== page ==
The catalyst of change in business mobile technology
Take a minute and try to Google “most important inventions of the 21st century”.
I can guarantee that in every single article you click on, some version of ‘smartphones’, ‘mobile operating systems’, ‘mobile contract’, or even 3G, 4G, and most recently 5G, will come up.
When Google purchased Android in 2005 (two years before the first iPhone and iOS were even launched!), we had no idea how important mobile technology would become to our lives. There has been no aspect of our day-to-day that the evolution of mobile technology hasn’t profoundly changed.
With 5G deemed revolutionary business mobile service technology, we can expect our lives to positively change once more.
Speaking of change – when in 2020 the COVID-19 pandemic hit, all non-essential businesses had to close their offices and transition to mobile working. Employees suddenly had to face the fact that, while working from home, their broadband was simply unsuitable to withstand many different people home working, homeschooling, or simply watching Netflix at the same time. It became a challenge to stay connected.
Mobile came once again to the rescue, with remote workers choosing to use their mobile network instead of their home one to get their work done.
It’s pretty clear that mobile technology is fundamental to our professional lives, as well as our personal ones. Yet, many businesses still fail to unlock its full potential – too often relying on consumer-grade services that fail their employees and hinder their success.
Mobile working is the new granola
In these times of uncertainty, one thing is certain: mobile, or hybrid, working is here to stay.
Or at least some form of it. In the next few years, we’ll see many businesses opt for a hybrid model, giving employees the choice to work from wherever they prefer. Not the least because they demand it: 77% of employees would prefer a mix of office-based and remote working, and almost 80% want more flexibility in how and where they work.
But that’s easier said than done, especially without the right technology and processes to support such a shift.
Since the beginning of the pandemic, many people have had to deal with unstable broadband connections, which not only compromised their productivity but also increased their stress levels.
As a matter of fact, a recent YouGov survey found that 36% of Brits working from home regularly switch to their mobile network to stay online – with 61% saying it’s made the working experience better.
With remote working becoming more common, firms will need to take into account how their business mobile services can support their remote employees’ communications and data speed.
The labour market is particularly stratified according to income and age when it comes to WFH or hybrid working.
86% of employees identify their employer as the most responsible for ensuring a better working world after the pandemic – providing reliable mobile connectivity will also be down to the employer, and its impact on the workforce shouldn’t be underestimated.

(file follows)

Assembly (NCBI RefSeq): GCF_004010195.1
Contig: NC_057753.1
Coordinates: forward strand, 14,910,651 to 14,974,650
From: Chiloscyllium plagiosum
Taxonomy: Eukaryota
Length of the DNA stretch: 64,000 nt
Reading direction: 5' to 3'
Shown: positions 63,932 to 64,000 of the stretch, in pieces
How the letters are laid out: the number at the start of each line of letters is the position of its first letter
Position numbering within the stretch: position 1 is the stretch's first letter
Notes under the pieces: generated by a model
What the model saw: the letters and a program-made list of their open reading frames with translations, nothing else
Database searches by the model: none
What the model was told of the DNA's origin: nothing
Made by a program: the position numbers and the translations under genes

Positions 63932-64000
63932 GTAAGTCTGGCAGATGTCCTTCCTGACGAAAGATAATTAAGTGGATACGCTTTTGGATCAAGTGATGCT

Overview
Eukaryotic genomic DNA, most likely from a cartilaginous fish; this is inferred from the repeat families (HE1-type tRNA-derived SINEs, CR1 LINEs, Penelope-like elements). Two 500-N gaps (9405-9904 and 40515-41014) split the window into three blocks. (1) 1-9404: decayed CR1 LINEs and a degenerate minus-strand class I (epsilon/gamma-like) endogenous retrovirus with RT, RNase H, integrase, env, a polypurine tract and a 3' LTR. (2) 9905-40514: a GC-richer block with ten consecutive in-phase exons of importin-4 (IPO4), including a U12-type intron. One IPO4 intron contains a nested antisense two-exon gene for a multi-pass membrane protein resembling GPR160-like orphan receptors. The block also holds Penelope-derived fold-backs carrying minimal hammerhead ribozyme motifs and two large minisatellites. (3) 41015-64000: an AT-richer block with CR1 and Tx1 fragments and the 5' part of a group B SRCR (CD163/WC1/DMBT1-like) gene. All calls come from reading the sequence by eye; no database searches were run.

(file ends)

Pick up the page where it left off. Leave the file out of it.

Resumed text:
Employees using their mobile devices for work experience 34% increase in productivity, while 39% said that their business smartphone improved the quality of collaboration in the workplace.
No matter what the future holds (and we can imagine it will feature a lot of people working away from the office), the latest mobile technology will be fundamental to any business hoping to succeed.
The big exodus
2020 wasn’t just the year of the pandemic and remote working, it was also the year that Brits rediscovered the wonders of the countryside.
With businesses allowing employees to work from wherever they prefer, many people chose to leave the city for greener pastures (quite literally) and moved to some of the most rural areas of the country.
Just in June and July 2020, Rightmove reported a 126% increase in people considering properties in village locations.
Added to this is the move to make working from home a legal right across a number of countries.
Despite an overall return to the office since the pandemic, people still strongly rely on mobile data for work and personal life – so much so that 67% of those working from home agreed that access to mobile data is an important factor when choosing where to live.
This poses two challenges to businesses:
- How to provide mobile connectivity to home workers living in rural areas
- How to provide it to those often on the road to get to the office from those same rural areas
With the benefits of mobile technology in business now clearly defined, the last thing you’d want is to miss out because your remote workers don’t have access to a stable mobile connection.
Enter the Shared Rural Network (SRN) – a project every business should be aware of.
The SRN, developed by the UK Government and the UK’s four mobile network operators, will deliver 4G coverage to 95% of the UK, enabling rural businesses and communities to stay connected, wherever they are located.
EE, O2, Three and Vodafone expect to provide mobile coverage to an additional 280,000 premises and for people in cars on an additional 16,000km of the UK’s roads.
This project creates an excellent opportunity for businesses to reap the many benefits of mobile working without worrying about disruption to their business, mobile services, or employee productivity.
What’s the deal with 5G?
Let’s address the elephant in the room – 5G.